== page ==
I said earlier that I felt this was an important film in the progression of the Cage oeuvre and I stand by that assessment. You can see in this film much of the beginnings of Cage’s style of acting. Although he is much more laconic and relaxed than we usually see him, he occasionally breaks out into his trademark irrational emotional outbursts. I also believe the strange, alien acting style on display from basically every single member of the cast led to Cage developing his hyperreal style, immersing himself into his own interpretation of a character so fully that he transcends traditional notions of human behaviour. All in all I would recommend the film to all serious Cagewatchers as an important part in the evolution of Cage, although I cannot recommend it on its own merits.


How I Learned To Stop Wondering And Love The Cage

There came a point where I felt the need to tell someone at work about myself and my flatmates’ quest to watch every single Nicolas Cage movie in order. I saw the look of confusion shuffle its way awkwardly across their face, like a man at a party who’d been caught taking a dump in the punchbowl. She just couldn’t understand why I would do that, why anyone would do that, and it occured to me that some people just don’t get Nicolas Cage.

This was remarkable to me. After all, I had always thought the man’s appeal was obvious. My first significant Cage experience was Michael Bay actioner The Rock. Amidst a cast bloated with solid character actors like Ed ‘I Have Been Carved Entirely Out Of Granite’ Harris and David ‘I Have Betrayed Someone In Every Single Film I’ve Ever Been In’ Morse, as well as a goddamned bona fide Hollywood legend, Sean ‘Most Definitely Scottish’ Connery,  Nicolas Cage skittered across the film with an edgy, crackling charisma that lit up the screen. I have seen this film at least 17 times now, including on Laserdisc, which is basically just how film fans compare penis size.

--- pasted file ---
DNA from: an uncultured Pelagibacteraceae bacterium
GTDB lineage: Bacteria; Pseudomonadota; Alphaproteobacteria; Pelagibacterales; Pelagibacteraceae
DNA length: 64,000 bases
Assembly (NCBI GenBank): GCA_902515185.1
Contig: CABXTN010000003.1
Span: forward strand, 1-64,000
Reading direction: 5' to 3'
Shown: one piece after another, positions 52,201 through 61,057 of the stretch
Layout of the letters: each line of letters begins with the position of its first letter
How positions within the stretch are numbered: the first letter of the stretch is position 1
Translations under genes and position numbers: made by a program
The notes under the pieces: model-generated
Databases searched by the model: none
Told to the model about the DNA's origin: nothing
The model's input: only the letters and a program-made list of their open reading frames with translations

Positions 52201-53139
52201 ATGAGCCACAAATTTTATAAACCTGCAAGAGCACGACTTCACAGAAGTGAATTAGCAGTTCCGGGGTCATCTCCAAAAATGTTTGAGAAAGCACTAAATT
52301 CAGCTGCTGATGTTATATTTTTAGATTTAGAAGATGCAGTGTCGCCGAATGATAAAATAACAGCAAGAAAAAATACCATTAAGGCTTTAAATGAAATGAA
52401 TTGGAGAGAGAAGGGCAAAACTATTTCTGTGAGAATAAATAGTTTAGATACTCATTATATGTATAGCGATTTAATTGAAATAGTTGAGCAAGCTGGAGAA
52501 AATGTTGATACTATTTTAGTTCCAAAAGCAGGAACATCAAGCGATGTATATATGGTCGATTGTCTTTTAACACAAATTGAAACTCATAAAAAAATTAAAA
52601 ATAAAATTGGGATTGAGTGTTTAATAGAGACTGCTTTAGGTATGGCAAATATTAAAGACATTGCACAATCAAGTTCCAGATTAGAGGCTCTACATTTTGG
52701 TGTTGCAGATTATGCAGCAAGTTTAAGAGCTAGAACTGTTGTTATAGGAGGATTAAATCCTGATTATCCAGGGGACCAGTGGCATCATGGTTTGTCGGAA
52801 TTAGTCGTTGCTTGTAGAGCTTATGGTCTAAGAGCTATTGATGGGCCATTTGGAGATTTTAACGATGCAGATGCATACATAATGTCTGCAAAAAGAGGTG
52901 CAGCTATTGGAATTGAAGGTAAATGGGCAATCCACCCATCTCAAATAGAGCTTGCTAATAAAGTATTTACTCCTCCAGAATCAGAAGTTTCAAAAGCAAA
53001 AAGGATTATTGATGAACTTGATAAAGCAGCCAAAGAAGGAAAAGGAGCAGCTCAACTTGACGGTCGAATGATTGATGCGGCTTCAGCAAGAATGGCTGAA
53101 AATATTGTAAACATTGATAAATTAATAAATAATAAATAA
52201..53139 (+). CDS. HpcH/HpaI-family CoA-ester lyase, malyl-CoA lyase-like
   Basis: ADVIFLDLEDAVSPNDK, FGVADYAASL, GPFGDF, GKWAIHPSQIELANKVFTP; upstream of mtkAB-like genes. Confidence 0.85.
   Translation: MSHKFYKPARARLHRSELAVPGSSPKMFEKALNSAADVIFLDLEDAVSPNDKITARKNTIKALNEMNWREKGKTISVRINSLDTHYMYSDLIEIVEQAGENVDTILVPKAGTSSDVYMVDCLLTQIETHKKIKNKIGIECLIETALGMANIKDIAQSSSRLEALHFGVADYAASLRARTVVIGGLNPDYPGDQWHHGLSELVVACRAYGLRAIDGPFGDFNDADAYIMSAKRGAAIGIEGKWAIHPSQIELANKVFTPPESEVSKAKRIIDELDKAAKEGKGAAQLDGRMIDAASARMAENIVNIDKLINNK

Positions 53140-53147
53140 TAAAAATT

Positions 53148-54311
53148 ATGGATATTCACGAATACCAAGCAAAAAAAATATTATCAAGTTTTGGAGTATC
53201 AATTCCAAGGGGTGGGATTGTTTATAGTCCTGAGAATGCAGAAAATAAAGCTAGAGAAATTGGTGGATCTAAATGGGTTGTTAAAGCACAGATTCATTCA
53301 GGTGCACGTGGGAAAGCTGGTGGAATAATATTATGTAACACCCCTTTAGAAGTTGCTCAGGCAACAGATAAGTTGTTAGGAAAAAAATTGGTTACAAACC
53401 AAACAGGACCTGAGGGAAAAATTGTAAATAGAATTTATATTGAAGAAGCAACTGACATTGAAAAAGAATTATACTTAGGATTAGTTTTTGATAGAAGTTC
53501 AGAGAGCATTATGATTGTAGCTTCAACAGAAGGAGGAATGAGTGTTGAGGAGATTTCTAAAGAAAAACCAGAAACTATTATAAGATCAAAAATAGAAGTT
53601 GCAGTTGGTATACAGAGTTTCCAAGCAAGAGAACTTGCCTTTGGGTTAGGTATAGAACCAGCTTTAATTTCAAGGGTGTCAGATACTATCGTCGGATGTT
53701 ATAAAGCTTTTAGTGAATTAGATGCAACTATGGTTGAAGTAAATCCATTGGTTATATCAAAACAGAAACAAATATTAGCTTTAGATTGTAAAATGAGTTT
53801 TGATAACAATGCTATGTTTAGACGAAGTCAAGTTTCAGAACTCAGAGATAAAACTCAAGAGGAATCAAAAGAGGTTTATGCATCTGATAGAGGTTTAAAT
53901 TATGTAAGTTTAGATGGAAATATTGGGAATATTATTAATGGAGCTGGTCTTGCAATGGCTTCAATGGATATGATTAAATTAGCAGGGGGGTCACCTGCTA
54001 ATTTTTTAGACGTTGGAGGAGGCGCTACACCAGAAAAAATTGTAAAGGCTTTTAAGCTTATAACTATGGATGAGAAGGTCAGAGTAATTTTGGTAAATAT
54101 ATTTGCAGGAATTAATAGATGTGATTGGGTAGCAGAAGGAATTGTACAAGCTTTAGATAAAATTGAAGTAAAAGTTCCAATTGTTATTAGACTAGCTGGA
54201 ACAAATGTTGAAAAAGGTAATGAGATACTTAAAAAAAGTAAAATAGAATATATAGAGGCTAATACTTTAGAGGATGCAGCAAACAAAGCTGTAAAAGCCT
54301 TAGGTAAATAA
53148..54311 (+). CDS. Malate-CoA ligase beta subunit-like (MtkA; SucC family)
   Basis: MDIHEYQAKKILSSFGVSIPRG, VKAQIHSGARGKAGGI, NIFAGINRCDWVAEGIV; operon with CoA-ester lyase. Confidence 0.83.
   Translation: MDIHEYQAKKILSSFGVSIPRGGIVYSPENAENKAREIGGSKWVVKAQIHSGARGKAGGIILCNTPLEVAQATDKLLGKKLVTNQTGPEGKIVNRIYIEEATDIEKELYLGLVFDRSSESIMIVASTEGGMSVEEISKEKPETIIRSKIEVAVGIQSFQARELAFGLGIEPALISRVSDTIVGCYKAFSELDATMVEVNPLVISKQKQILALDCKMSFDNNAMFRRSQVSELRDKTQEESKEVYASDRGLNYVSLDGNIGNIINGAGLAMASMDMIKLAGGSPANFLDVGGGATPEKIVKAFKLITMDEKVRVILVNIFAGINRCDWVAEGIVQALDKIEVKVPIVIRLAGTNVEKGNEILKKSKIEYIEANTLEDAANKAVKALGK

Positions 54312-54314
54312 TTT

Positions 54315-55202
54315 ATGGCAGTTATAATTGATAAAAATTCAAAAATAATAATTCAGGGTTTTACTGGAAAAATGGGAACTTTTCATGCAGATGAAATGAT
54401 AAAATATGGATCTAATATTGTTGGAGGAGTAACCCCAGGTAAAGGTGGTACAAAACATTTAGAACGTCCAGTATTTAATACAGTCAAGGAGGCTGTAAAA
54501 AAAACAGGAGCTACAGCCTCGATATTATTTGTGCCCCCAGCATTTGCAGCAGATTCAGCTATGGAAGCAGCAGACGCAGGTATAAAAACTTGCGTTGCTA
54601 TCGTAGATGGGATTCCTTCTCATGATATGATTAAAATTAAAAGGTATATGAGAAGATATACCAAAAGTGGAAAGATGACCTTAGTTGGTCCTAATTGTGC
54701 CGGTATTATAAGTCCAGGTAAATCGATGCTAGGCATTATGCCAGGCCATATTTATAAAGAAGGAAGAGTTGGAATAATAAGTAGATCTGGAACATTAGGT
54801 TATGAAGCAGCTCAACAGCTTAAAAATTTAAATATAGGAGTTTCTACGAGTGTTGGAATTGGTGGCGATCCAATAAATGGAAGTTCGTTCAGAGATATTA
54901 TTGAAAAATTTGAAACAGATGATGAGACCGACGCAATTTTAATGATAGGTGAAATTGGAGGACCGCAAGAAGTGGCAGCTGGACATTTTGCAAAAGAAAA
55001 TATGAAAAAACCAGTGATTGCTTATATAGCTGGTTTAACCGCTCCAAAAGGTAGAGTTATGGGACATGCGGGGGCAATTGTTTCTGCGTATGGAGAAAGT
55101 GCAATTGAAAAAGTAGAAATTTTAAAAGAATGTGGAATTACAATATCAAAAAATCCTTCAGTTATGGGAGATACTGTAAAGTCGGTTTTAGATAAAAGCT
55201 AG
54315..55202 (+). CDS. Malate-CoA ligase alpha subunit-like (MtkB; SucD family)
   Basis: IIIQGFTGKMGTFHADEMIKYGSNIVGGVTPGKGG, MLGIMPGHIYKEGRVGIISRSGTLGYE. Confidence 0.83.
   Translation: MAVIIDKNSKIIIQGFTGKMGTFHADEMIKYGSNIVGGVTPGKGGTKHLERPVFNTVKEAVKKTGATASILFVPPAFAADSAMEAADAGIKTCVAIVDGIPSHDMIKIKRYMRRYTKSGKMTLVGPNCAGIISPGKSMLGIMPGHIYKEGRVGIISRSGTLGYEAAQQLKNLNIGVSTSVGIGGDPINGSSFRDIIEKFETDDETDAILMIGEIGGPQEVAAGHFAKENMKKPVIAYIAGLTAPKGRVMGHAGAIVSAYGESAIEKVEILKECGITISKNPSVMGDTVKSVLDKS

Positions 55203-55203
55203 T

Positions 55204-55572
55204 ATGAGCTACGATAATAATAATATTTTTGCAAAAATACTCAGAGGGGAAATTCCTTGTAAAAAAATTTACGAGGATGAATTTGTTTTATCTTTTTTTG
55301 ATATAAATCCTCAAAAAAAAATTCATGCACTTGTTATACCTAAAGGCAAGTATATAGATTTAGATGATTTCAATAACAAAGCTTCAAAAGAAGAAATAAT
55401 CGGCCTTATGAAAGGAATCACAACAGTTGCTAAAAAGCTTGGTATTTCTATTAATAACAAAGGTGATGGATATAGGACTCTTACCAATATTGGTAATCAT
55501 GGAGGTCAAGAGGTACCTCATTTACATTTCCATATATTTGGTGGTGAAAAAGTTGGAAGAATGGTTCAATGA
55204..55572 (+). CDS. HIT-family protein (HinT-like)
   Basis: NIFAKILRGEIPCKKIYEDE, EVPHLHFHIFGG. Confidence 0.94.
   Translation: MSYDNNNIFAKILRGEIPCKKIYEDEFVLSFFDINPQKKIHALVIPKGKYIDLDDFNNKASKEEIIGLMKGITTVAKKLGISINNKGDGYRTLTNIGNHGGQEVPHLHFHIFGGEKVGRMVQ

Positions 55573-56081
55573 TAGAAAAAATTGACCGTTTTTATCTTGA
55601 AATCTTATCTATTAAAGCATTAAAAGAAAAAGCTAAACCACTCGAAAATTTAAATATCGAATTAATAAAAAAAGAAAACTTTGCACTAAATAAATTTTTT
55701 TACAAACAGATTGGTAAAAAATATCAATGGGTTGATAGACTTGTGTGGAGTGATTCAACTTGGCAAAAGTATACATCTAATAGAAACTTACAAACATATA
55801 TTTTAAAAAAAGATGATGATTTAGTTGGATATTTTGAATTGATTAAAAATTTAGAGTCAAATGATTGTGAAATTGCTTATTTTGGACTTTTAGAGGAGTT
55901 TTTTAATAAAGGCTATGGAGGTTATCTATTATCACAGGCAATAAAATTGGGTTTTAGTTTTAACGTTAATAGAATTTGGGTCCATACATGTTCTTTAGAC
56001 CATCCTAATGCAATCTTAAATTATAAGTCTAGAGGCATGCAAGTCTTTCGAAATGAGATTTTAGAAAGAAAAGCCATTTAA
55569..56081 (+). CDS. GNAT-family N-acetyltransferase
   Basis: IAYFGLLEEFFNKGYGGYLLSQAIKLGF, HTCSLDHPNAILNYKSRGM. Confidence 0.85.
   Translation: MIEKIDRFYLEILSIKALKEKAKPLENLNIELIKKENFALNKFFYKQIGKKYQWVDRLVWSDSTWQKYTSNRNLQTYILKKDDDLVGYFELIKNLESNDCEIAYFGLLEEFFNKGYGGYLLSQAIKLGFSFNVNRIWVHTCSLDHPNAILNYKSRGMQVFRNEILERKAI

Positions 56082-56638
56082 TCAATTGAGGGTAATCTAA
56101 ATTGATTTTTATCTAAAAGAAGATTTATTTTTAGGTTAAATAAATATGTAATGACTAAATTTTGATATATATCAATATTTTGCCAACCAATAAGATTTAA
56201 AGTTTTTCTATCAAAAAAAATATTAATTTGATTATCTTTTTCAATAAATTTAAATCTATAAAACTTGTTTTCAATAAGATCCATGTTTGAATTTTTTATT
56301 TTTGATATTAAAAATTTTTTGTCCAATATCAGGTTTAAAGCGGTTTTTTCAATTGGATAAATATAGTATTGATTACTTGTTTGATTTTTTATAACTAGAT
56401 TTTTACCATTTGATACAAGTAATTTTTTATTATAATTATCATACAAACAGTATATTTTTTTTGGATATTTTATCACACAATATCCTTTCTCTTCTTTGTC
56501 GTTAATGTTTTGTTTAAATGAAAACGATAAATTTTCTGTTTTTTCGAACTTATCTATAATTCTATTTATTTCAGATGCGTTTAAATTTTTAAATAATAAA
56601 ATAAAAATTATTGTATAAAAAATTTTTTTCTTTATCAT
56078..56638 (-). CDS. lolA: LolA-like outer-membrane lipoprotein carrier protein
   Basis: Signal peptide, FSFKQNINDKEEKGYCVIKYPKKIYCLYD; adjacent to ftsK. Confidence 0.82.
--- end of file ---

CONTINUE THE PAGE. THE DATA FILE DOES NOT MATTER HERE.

Nicolas Cage flips wildly from laconic to smouldering, to charmingly befuddled to absolutely losing his shit without warning or regard towards logic. Some people would call him a bad actor, claiming his performances mirror normal human behaviour in much the same way that the Lockerbie Bombing mirrors air travel but they’re missing the point. I think to truly understand Nicolas Cage, you have to look a little deeper.